Some years ago, three black feminist critics and scholars edited an anthology entitled All the Women Are White, All the Blacks Are Men, But Some of Us Are Brave,! suggesting in the title the unique and peculiar dilemma of black women. Since then it has perhaps become almost commonplace for literary critics, male and female, black and white, to note that black women have been discounted or unaccounted for in the 'traditions' of black, women's and American literature as well as in the contemporary literary-critical dialogue. More recently, black women writers have begun to receive token recognition as they are subsumed under the category of woman in the feminist critique and the category of black in the racial critique. Certainly these 'gendered' and 'racial' decodings of black women authors present strong and revisionary methods of reading, focusing as they do on literary discourses regarded as marginal to the dominant literary-critical tradition. Yet the 'critical insights' of one reading might well become the 'blind spots' of another reading. That is, by privileging one categoty ~of analysis at the expense of the other, each of these methods risks setting up what Fredric Jameson describes as 'strategies of containment', which restrict or repress different or alternative readings. 2 More specifIcally, blindness to what Nancy Fraser describes as 'the gender subtext' can be just as occluding as blindness to the racial subtext in the works of black women writers. 3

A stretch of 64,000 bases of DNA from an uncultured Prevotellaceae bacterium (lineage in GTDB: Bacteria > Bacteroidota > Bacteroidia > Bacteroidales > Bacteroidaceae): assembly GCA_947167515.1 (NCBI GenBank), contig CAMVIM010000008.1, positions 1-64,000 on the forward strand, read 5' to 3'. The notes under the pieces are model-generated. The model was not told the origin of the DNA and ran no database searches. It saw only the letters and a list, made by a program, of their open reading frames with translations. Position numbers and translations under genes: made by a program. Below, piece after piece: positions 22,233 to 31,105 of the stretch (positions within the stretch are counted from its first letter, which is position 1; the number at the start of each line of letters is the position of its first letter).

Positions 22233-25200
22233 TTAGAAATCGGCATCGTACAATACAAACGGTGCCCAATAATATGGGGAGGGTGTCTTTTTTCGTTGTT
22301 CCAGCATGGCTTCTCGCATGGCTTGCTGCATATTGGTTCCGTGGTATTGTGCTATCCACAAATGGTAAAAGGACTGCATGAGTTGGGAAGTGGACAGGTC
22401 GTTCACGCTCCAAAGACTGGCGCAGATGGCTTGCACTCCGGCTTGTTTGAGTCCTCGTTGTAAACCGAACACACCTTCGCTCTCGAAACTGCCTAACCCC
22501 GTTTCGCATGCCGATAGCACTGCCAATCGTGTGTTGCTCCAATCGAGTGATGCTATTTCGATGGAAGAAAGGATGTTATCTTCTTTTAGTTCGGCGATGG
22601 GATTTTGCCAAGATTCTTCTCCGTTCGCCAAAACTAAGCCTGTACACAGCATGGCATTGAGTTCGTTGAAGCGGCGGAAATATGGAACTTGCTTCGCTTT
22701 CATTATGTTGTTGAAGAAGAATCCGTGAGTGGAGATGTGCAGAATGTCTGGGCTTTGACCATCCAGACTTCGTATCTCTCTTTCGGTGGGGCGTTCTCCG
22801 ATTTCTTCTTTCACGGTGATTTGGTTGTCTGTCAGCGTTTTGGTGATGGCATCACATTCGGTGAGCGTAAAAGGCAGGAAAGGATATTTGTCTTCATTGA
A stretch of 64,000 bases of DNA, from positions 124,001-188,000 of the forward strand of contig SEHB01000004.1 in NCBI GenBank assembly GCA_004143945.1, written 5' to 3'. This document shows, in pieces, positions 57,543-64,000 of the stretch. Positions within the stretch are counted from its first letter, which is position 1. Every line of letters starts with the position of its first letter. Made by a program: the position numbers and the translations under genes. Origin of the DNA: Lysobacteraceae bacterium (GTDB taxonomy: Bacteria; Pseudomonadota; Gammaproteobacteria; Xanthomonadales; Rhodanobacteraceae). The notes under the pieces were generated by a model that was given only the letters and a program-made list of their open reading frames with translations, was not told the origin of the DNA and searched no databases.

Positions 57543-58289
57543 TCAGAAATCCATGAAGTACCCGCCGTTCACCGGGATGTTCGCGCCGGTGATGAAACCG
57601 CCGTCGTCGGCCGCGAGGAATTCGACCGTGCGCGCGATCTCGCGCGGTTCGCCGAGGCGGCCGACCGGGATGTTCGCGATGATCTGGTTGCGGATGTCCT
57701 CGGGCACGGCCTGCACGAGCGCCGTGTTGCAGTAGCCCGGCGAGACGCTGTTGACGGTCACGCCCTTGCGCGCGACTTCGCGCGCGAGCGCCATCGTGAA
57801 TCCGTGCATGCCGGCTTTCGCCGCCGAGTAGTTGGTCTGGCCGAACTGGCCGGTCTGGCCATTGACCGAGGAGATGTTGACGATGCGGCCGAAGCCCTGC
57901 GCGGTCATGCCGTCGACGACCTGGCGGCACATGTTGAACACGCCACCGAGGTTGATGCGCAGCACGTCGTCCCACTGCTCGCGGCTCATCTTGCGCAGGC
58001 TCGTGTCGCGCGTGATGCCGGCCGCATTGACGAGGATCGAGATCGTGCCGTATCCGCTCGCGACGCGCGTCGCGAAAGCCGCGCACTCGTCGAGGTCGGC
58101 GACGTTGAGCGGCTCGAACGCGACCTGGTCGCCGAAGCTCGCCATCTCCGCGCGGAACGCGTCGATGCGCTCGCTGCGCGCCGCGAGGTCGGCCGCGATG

Such approaches can result in exclusion at worst and, at best, a reading of part of the text as the whole - a strategy that threatens to replicate (if not valorize) the reifIcation against which black women struggle in life and literature. What I propose is a theory of interpretation based on what I refer to as the 'simultaneity of discourse', a term inspired by Barbara Smith's seminal work on black feminist criticism.4 This concept is meant to signify a mode of reading which examines the ways in which the perspectives of race and gender, and their interrelationships, structure the discourse of black women writers. Such an approach is intended to acknowledge and overcome the limitations imposed by assumptions of internal identity (homogeneity) and the repression of internal differences (heterogeneity) in racial and gendered readings of works by black women writers. In other words, I propose a model that seeks to account for racial difference within gender identity and gender difference within racial identity. This approach represents my effort to avoid what one critic describes as the presumed 'absolute and self-sufficient' otherness of the critical stance in order to allow the complex representations of black women writers to steer us away from 'a simple and reductive paradigm of "otherness,,'.5